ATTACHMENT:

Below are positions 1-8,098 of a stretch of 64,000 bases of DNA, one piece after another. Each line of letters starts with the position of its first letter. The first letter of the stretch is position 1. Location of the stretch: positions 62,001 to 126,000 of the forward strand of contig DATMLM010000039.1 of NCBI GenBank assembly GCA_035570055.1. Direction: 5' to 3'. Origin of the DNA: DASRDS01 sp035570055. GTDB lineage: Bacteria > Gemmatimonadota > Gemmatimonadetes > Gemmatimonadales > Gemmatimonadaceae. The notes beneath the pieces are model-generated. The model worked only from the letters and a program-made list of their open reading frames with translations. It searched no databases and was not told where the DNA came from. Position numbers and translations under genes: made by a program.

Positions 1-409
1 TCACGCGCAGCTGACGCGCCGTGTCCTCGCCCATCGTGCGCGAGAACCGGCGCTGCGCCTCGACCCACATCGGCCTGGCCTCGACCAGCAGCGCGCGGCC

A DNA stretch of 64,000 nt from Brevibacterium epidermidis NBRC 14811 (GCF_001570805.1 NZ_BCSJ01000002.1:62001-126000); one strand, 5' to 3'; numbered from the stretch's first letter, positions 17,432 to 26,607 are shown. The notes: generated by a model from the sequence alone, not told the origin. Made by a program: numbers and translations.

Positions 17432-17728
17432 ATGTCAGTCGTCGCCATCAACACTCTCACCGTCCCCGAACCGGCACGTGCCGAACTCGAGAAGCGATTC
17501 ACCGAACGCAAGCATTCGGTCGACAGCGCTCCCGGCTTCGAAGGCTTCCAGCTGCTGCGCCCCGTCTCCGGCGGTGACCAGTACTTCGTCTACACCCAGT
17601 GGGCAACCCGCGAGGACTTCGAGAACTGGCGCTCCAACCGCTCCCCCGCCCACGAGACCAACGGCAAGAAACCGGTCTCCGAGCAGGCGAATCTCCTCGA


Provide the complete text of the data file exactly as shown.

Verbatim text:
Below are positions 1-8,098 of a stretch of 64,000 bases of DNA, one piece after another. Each line of letters starts with the position of its first letter. The first letter of the stretch is position 1. Location of the stretch: positions 62,001 to 126,000 of the forward strand of contig DATMLM010000039.1 of NCBI GenBank assembly GCA_035570055.1. Direction: 5' to 3'. Origin of the DNA: DASRDS01 sp035570055. GTDB lineage: Bacteria > Gemmatimonadota > Gemmatimonadetes > Gemmatimonadales > Gemmatimonadaceae. The notes beneath the pieces are model-generated. The model worked only from the letters and a program-made list of their open reading frames with translations. It searched no databases and was not told where the DNA came from. Position numbers and translations under genes: made by a program.

Positions 1-409
1 TCACGCGCAGCTGACGCGCCGTGTCCTCGCCCATCGTGCGCGAGAACCGGCGCTGCGCCTCGACCCACATCGGCCTGGCCTCGACCAGCAGCGCGCGGCC

A DNA stretch of 64,000 nt from Brevibacterium epidermidis NBRC 14811 (GCF_001570805.1 NZ_BCSJ01000002.1:62001-126000); one strand, 5' to 3'; numbered from the stretch's first letter, positions 17,432 to 26,607 are shown. The notes: generated by a model from the sequence alone, not told the origin. Made by a program: numbers and translations.

Positions 17432-17728
17432 ATGTCAGTCGTCGCCATCAACACTCTCACCGTCCCCGAACCGGCACGTGCCGAACTCGAGAAGCGATTC
17501 ACCGAACGCAAGCATTCGGTCGACAGCGCTCCCGGCTTCGAAGGCTTCCAGCTGCTGCGCCCCGTCTCCGGCGGTGACCAGTACTTCGTCTACACCCAGT
17601 GGGCAACCCGCGAGGACTTCGAGAACTGGCGCTCCAACCGCTCCCCCGCCCACGAGACCAACGGCAAGAAACCGGTCTCCGAGCAGGCGAATCTCCTCGA